In the explanation below, a “unit region” means a virtual rectangular region defined on a medium such as paper, the size and shape of which are determined depending on print resolution. For example, in case that the print resolution is specified as 360 dpi (in the arrangement direction)×360 dpi (in the transport direction), a unit region is a square region of approximately 70.56 μm×70.56 μm (≈ 1/360 inch× 1/360 inch). If an ink droplet is ideally ejected, the ink droplet lands in the center of this unit region, then the ink droplet spreads on the medium, and a dot is formed in the unit region. It should be noted that a single unit region corresponds to a single pixel that constitutes the image data. Since each unit region corresponds to each pixel, pixel data of each pixel also corresponds to each unit region.

Furthermore, in the explanation below, a “row region” means a region consisting of a plurality of unit regions lined up in the transport direction of paper. For example, in the case where the print resolution is 360 dpi×360 dpi, the row region is a band-shaped region having a width of 70.56 μm (≈ 1/360 inch) in the arrangement direction. If ink droplets are ideally and intermittently ejected from a nozzle to paper being transported in the transport direction, a raster line is formed in this row region. In other words, each raster line is respectively formed by ink ejected from a single nozzle. One row region corresponds to a plurality of pixels lined up in the transport direction.

FIG. 6A is an explanatory diagram showing a state in which dots are formed ideally. In the figure, since dots are formed ideally, each dot is formed precisely in the unit region and each raster line is formed precisely in the row region. In the figure, in each row region, an image piece which has a density equivalent to the coloring of the region is formed. Here, for simplification of explanation, an image which has such a constant density that the dot-generation rate is 50% is printed.

FIG. 6B is an explanatory diagram of density unevenness. Here, it is assumed that the diameter of a nozzle ejecting ink droplets to a third row region is larger than the diameter of a nozzle ejecting ink droplets to another row region. Thereby, the ink amount of an ink droplet ejected to the third row region increases and dots formed in the third row region become large. As a result, an image piece (raster line) in the third row region becomes darker in color than an image piece (raster line) in the other row region. Despite that, by definition, image pieces having the same density should be formed in each row region, a variation in density occur among image pieces depending on the row region. Accordingly, when macroscopically observing a printed image consisting of such raster lines, streaky density unevenness in the transport direction becomes visually noticeable. This density unevenness is a cause of making the print image quality deteriorate.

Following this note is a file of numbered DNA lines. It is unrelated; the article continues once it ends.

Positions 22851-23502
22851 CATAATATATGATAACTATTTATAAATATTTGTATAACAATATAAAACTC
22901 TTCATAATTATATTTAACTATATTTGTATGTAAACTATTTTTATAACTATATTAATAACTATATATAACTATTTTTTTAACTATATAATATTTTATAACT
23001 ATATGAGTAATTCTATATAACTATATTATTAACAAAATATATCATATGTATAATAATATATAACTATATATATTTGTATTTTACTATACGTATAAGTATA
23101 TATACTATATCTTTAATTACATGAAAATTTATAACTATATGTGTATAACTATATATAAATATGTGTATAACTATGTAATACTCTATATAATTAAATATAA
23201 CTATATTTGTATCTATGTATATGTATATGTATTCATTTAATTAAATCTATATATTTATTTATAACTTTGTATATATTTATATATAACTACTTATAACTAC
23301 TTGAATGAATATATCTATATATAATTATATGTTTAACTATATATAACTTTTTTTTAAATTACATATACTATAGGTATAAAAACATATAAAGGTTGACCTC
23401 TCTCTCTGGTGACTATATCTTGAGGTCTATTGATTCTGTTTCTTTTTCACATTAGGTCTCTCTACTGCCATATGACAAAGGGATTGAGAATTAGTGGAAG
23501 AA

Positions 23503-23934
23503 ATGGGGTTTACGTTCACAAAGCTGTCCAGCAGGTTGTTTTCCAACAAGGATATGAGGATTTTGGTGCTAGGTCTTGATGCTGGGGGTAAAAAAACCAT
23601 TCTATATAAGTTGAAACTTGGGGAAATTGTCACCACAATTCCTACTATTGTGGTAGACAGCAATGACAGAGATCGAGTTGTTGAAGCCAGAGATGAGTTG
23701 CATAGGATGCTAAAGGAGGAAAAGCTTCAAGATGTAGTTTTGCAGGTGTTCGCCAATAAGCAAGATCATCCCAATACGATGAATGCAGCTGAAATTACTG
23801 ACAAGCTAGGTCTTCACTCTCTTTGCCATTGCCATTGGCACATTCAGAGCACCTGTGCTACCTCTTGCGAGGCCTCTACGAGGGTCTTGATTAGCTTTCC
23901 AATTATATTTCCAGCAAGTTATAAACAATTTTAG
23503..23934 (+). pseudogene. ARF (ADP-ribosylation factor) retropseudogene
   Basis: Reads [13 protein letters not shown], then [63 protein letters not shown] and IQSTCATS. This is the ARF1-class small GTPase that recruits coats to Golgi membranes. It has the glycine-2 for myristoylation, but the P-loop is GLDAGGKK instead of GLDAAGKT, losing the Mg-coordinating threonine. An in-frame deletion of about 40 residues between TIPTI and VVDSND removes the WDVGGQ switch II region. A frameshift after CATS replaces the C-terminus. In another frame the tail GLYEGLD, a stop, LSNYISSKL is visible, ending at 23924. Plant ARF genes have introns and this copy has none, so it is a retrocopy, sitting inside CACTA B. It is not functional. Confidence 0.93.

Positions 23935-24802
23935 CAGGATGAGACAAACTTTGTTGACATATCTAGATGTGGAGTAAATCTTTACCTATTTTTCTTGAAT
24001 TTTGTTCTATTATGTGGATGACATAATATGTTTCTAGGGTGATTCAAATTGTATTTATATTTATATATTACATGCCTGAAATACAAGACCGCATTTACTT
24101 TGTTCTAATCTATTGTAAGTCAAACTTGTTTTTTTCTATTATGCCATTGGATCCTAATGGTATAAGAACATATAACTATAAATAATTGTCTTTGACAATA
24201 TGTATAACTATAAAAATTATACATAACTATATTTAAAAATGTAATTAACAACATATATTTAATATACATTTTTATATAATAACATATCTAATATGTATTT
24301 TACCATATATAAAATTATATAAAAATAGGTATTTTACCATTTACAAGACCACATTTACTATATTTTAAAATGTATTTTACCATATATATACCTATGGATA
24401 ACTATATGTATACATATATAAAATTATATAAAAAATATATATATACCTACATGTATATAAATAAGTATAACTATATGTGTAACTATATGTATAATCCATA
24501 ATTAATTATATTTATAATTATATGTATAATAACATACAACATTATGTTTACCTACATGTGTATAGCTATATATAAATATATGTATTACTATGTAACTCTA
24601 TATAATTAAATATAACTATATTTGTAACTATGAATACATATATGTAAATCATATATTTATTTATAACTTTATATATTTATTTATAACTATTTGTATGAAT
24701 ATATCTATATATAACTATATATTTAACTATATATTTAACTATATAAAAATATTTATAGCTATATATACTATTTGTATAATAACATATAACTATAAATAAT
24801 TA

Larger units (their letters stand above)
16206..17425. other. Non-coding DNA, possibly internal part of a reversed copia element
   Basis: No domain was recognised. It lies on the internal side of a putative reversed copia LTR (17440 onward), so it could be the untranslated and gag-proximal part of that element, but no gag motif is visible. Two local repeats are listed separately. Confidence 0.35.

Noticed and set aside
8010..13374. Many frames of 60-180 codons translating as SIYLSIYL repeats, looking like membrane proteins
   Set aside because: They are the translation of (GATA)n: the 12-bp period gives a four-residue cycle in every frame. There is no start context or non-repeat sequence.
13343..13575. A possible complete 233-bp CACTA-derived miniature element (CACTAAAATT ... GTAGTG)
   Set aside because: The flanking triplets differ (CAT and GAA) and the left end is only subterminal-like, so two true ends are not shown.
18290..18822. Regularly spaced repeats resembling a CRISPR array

Thus, in the case of the line printer, density unevenness according to nozzle characteristics occurs.

Therefore, in this embodiment, to suppress the density unevenness according to nozzle characteristics described above, tone values of pixel data are corrected based on correction values that are each set for each row region (BRS correction values described hereafter). That is, with respect to a row region that tends to be recognized dark, the tone values of the pixel data (CMYK pixel data) of the pixels corresponding to that row region are corrected so that image pieces are each formed to be light. Also, with respect to a row region that tends to be recognized light, the tone values of the pixel data of the pixels corresponding to that row region are corrected so that the image piece is formed to be dark. For example, in FIG. 6B, the tone values of the pixel data of the pixels corresponding to the third row region are corrected so that the dot-generation rate of the third row region decrease. As a result, the dot-generation rate of the raster line in each row region is changed, and the density of the image piece in that row region is corrected, thereby suppressing density unevenness in the entire print image.

BRS Correction Value Acquisition Process

FIG. 7 is a flowchart of a BRS correction value acquisition process. BRS correction values are correction values for correcting density unevenness. Each step is performed by a program for BRS correction installed in the computer 110.